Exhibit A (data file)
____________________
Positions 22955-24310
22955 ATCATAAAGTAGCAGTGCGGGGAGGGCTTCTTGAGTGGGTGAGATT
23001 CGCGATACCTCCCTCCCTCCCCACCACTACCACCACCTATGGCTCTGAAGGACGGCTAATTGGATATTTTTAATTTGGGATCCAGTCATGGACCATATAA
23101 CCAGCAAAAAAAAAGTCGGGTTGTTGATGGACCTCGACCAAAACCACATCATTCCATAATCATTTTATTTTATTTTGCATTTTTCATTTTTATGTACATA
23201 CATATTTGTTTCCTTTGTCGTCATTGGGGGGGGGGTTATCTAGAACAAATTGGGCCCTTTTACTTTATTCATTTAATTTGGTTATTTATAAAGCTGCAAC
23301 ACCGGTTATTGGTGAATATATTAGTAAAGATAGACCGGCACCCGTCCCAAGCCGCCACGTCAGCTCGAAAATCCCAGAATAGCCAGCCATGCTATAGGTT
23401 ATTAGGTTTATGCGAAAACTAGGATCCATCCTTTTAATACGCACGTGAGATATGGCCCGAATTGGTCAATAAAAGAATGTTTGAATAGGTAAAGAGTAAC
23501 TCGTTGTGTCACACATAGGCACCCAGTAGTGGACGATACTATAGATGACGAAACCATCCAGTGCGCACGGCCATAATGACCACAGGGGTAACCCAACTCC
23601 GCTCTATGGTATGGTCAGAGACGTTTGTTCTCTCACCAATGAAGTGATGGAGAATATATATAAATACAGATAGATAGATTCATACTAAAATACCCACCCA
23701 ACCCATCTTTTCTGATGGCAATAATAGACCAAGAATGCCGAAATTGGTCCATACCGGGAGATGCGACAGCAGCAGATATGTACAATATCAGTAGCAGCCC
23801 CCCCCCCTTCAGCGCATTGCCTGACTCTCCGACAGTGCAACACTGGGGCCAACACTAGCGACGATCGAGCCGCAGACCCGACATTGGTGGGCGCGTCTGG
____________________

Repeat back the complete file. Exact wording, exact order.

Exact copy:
Positions 22955-24310
22955 ATCATAAAGTAGCAGTGCGGGGAGGGCTTCTTGAGTGGGTGAGATT
23001 CGCGATACCTCCCTCCCTCCCCACCACTACCACCACCTATGGCTCTGAAGGACGGCTAATTGGATATTTTTAATTTGGGATCCAGTCATGGACCATATAA
23101 CCAGCAAAAAAAAAGTCGGGTTGTTGATGGACCTCGACCAAAACCACATCATTCCATAATCATTTTATTTTATTTTGCATTTTTCATTTTTATGTACATA
23201 CATATTTGTTTCCTTTGTCGTCATTGGGGGGGGGGTTATCTAGAACAAATTGGGCCCTTTTACTTTATTCATTTAATTTGGTTATTTATAAAGCTGCAAC
23301 ACCGGTTATTGGTGAATATATTAGTAAAGATAGACCGGCACCCGTCCCAAGCCGCCACGTCAGCTCGAAAATCCCAGAATAGCCAGCCATGCTATAGGTT
23401 ATTAGGTTTATGCGAAAACTAGGATCCATCCTTTTAATACGCACGTGAGATATGGCCCGAATTGGTCAATAAAAGAATGTTTGAATAGGTAAAGAGTAAC
23501 TCGTTGTGTCACACATAGGCACCCAGTAGTGGACGATACTATAGATGACGAAACCATCCAGTGCGCACGGCCATAATGACCACAGGGGTAACCCAACTCC
23601 GCTCTATGGTATGGTCAGAGACGTTTGTTCTCTCACCAATGAAGTGATGGAGAATATATATAAATACAGATAGATAGATTCATACTAAAATACCCACCCA
23701 ACCCATCTTTTCTGATGGCAATAATAGACCAAGAATGCCGAAATTGGTCCATACCGGGAGATGCGACAGCAGCAGATATGTACAATATCAGTAGCAGCCC
23801 CCCCCCCTTCAGCGCATTGCCTGACTCTCCGACAGTGCAACACTGGGGCCAACACTAGCGACGATCGAGCCGCAGACCCGACATTGGTGGGCGCGTCTGG